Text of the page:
In fission yeast and multicellular organisms, centromere-proximal regions of chromosomes are heterochromatic, containing proteins that silence gene expression. In contrast, the relationship between heterochromatin proteins and kinetochore function in the budding yeast Saccharomyces cerevisiae remains largely unexplored. Here we report that the yeast heterochromatin protein Sir1 is a component of centromeric chromatin and contributes to mitotic chromosome stability. Sir1 recruitment to centromeres occurred through a novel mechanism independent of its interaction with the origin recognition complex (ORC). Sir1 function at centromeres was distinct from its role in forming heterochromatin, because the Sir2-4 proteins were not associated with centromeric regions. Sir1 bound to Cac1, a subunit of chromatin assembly factor I (CAF-I), and helped to retain Cac1 at centromeric loci. These studies reveal that although budding yeast and mammalian cells use fundamentally different mechanisms of forming heterochromatin, they both use silencing proteins to attract the histone deposition factor CAF-I to centromeric chromatin.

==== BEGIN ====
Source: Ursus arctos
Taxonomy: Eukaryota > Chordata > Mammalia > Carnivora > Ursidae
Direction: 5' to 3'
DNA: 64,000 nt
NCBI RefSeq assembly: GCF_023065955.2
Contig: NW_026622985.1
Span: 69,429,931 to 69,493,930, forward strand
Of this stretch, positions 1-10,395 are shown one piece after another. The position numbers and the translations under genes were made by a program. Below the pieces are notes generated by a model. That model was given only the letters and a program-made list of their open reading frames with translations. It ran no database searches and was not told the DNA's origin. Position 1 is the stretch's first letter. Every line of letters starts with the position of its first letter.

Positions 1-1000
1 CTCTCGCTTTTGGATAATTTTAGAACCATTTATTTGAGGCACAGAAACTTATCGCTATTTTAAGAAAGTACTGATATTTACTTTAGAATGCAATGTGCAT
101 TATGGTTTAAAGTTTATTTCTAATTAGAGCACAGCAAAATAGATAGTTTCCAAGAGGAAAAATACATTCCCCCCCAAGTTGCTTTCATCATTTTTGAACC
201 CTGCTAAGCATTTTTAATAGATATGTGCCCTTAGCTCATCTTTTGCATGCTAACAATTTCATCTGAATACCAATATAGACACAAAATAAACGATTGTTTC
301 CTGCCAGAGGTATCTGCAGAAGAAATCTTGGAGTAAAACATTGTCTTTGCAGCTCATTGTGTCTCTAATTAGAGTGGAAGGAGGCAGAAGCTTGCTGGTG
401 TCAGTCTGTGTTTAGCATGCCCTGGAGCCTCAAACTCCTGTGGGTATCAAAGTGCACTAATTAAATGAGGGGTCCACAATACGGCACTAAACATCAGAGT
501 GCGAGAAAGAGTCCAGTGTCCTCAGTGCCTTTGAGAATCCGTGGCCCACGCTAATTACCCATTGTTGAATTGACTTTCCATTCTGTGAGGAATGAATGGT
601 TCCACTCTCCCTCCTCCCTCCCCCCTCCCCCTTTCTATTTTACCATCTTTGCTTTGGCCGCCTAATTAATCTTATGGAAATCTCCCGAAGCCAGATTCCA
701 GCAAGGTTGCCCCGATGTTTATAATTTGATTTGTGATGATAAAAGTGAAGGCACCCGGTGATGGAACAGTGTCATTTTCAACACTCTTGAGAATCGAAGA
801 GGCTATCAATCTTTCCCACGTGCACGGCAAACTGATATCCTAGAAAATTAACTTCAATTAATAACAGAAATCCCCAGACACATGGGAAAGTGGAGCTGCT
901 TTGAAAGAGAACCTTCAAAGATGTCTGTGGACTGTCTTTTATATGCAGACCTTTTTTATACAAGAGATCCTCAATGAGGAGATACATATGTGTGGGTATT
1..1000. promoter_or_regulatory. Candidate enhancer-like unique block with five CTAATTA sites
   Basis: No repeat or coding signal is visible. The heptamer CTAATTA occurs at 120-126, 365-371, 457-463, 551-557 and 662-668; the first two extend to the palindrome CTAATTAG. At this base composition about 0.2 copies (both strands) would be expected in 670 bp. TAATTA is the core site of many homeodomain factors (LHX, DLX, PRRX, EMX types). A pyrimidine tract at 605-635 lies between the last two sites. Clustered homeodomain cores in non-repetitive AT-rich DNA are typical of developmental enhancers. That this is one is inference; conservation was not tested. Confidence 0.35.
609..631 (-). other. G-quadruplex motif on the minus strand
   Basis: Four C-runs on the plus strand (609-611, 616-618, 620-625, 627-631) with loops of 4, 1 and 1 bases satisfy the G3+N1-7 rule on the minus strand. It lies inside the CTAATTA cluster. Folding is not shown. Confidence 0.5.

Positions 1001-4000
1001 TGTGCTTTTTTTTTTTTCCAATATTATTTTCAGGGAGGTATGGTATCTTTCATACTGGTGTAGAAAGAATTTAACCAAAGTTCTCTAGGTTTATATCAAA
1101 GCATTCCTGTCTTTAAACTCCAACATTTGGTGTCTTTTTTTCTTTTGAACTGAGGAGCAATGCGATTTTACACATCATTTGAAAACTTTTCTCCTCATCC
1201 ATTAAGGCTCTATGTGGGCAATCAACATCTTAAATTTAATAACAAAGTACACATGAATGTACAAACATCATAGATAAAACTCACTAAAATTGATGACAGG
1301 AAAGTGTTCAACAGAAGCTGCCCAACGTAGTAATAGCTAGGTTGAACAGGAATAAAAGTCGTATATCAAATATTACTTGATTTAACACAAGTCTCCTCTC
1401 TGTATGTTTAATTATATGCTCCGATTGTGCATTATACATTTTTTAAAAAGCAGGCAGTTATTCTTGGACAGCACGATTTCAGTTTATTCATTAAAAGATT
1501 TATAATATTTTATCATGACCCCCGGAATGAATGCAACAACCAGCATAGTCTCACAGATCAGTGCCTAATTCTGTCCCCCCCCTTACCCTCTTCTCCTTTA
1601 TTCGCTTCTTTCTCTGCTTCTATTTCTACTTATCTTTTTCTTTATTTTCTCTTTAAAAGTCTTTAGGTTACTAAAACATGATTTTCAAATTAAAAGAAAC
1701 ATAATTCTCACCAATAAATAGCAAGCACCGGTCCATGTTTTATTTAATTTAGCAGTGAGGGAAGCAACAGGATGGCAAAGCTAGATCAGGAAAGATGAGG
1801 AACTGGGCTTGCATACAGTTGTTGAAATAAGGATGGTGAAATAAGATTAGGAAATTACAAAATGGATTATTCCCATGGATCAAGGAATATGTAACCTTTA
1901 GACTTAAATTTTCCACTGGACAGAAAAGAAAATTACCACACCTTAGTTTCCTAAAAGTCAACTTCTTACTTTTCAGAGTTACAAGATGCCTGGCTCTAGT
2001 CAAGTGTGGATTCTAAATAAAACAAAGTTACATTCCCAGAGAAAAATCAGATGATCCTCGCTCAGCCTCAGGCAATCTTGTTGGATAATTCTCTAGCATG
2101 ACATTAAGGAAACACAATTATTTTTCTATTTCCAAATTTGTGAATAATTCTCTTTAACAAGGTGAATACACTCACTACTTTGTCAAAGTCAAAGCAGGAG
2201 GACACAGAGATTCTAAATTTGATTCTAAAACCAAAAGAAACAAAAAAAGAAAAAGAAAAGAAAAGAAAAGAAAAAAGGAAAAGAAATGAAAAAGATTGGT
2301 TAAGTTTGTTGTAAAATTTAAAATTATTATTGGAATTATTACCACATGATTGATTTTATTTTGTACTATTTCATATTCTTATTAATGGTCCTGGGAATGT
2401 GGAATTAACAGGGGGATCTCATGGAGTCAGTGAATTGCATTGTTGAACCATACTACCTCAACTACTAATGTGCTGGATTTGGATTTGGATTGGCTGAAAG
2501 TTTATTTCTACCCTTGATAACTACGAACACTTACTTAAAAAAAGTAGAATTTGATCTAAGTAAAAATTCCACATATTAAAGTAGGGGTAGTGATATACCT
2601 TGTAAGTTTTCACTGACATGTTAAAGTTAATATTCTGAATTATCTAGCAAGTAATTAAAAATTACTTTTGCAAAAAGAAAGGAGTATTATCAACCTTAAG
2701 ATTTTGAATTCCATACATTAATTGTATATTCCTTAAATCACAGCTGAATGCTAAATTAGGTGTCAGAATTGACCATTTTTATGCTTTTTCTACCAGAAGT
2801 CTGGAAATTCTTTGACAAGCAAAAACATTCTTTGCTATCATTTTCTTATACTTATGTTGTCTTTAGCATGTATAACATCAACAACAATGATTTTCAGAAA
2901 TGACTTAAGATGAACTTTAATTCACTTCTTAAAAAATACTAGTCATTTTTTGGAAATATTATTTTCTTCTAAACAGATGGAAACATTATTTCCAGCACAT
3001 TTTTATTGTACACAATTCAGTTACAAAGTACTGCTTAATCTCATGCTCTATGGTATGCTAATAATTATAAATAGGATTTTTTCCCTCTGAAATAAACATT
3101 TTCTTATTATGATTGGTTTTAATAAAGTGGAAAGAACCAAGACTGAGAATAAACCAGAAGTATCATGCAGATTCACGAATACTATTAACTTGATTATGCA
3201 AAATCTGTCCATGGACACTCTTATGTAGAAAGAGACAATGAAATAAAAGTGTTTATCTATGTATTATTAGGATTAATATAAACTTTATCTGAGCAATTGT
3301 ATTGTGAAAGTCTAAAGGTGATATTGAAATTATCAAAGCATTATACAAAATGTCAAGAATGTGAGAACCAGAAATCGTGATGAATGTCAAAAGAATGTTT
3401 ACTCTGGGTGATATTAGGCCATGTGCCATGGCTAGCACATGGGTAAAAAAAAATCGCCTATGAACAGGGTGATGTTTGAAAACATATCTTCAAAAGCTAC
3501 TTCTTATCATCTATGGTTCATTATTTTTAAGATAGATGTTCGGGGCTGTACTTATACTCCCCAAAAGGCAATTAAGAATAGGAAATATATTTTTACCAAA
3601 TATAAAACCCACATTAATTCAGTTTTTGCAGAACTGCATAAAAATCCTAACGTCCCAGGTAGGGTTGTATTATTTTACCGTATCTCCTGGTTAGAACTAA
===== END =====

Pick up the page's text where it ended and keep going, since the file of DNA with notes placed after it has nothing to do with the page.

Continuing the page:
|Evidence ID||Analyze ID||Interactor||Interactor Systematic Name||Interactor||Interactor Systematic Name||Type||Assay||Annotation||Action||Modification||Phenotype||Source||Reference||Note|
|Evidence ID||Analyze ID||Gene||Gene Systematic Name||Gene Ontology Term||Gene Ontology Term ID||Qualifier||Aspect||Method||Evidence||Source||Assigned On||Reference||Annotation Extension|
|Evidence ID||Analyze ID||Gene||Gene Systematic Name||Phenotype||Experiment Type||Experiment Type Category||Mutant Information||Strain Background||Chemical||Details||Reference|
|Evidence ID||Analyze ID||Regulator||Regulator Systematic Name||Target||Target Systematic Name||Experiment||Conditions||Strain||Source||Reference|